Monday, March 07, 2005

And the wind will whisper your name to me...

I came across this site the other day, Skinny's Wav Page, which has many of my favorite songs. I think this is legal because the wav files are low quality and not desirable for burning to a CD or MP3 player. However, if one turns his head away from the computer, he gets a little feeling that he's listening to an old one-speaker radio. I can't figure out a method to Skinny's madness in selecting artists, but he seems to prefer older stuff (90's or earlier), and the "greatest hits" of most artists. When I started blogging a few minutes ago, I was listening to John Denver's "For Baby, for Bobbie"... and morning bells will chime.

I just listened to a fascinating program on the BBC 4 website on "Gnosticism", an entity that can be elusive in definition. The interviewees were Tim Freek (sp.?), Michael Green, and Mark Goodacre. Wait...I'm on Hank Williams Sr. now... and as I wonder where you are, I'm so lonesome I could cry... The irony is that I covered Gnosticism and the Gospel of John in my GoJ class this morning. The new interest in gnostic documents like the Gospel of Thomas is, in my opinion, a prelude to a coming swell (in certain circles) of disdain for all things "orthodox" in Christianity. Popularized by flimsy stuff like The DaVinci Code, more and more people will assume that the record we have in the biblical gospels is just that of the "establishment", aka the early Catholic church, bent on maintaining power and crushing resistance, so that any version of Christianity from the first few hundreds years of the church is "valid.' Not that this is that new of a notion, but the opinion seems to be gaining steam. Anyway, you'll hear some hint of the potential for this in the BBC piece, and I think you'll also hear a solid rebuttal from Michael and Mark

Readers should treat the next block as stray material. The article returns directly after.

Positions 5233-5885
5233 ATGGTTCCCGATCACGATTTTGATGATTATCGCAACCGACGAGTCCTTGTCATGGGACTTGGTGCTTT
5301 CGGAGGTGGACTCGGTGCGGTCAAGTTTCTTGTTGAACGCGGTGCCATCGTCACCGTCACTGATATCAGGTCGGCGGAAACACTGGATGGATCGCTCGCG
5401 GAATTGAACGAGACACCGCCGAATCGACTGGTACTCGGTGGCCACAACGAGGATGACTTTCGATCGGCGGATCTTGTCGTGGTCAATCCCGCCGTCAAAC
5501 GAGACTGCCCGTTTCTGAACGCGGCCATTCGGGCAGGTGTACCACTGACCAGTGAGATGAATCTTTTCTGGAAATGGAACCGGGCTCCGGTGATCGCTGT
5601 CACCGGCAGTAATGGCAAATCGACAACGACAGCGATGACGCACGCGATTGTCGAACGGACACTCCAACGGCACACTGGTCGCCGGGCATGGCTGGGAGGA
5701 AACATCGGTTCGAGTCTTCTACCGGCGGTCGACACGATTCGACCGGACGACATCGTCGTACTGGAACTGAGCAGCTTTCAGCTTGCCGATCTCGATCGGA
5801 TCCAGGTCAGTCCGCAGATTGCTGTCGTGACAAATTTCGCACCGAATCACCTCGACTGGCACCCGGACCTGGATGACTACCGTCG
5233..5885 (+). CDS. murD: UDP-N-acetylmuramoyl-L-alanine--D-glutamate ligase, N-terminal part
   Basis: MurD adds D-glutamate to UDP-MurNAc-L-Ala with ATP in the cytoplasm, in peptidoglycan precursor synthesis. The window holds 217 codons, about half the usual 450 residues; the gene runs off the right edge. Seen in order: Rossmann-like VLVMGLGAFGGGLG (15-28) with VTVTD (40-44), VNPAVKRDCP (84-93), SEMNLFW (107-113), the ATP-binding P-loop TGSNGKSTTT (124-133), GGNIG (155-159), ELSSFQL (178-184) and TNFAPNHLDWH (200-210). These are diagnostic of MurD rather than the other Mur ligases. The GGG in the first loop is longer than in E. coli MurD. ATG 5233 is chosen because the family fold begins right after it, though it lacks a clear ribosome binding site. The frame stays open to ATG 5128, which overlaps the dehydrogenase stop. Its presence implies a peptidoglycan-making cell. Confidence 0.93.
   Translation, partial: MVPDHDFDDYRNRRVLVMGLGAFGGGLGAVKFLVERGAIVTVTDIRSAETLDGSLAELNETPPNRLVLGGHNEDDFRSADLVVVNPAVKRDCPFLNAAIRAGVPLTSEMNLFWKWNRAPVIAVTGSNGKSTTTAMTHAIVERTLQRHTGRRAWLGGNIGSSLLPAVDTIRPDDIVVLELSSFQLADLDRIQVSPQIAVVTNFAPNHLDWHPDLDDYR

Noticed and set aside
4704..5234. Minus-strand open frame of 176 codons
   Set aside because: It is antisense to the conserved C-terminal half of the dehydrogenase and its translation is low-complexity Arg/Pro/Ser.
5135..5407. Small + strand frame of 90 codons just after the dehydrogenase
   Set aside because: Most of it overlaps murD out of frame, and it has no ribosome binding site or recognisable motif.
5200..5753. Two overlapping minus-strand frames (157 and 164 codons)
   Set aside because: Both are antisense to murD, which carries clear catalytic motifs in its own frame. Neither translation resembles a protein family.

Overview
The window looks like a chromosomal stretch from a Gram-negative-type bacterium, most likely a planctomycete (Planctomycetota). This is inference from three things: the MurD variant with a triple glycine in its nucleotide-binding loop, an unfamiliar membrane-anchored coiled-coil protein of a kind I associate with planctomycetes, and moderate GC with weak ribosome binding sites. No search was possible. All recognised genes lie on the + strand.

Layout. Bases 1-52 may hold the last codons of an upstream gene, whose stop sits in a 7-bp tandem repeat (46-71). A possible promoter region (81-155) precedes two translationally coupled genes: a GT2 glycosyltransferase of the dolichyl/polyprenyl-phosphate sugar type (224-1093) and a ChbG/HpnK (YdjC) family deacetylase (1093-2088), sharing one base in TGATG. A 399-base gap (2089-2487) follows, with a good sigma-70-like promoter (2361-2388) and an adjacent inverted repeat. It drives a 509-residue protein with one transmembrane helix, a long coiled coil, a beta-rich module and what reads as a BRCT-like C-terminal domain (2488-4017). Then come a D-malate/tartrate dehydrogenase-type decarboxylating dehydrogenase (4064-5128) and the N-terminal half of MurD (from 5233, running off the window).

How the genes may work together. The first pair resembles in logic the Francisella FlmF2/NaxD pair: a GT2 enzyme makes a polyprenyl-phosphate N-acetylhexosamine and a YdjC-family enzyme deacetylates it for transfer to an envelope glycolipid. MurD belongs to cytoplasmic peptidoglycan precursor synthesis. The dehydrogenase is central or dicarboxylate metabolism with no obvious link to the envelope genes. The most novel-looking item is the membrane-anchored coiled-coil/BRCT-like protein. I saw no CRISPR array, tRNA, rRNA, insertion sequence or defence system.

... now its the Stanley Brothers ...There's an old holler tree down the road here from me...

We ate out for the first time since being here. I know, we've been here for over 2 months, but the desire to keep a control on the budget and Mary's ability to cook have left us reluctant to eat out much. Anyway, we had a good "English" meal. I ate "Cottage Pie" (though mine didn't look that good), and Mary had the traditional "Fish & Chips". Both were enjoyable, and Helen loved the high chair and the onlookers from nearby tables.

And lets close with....
Tennessee, Tennessee, a thousand miles from here...." (Homer & Jethro)


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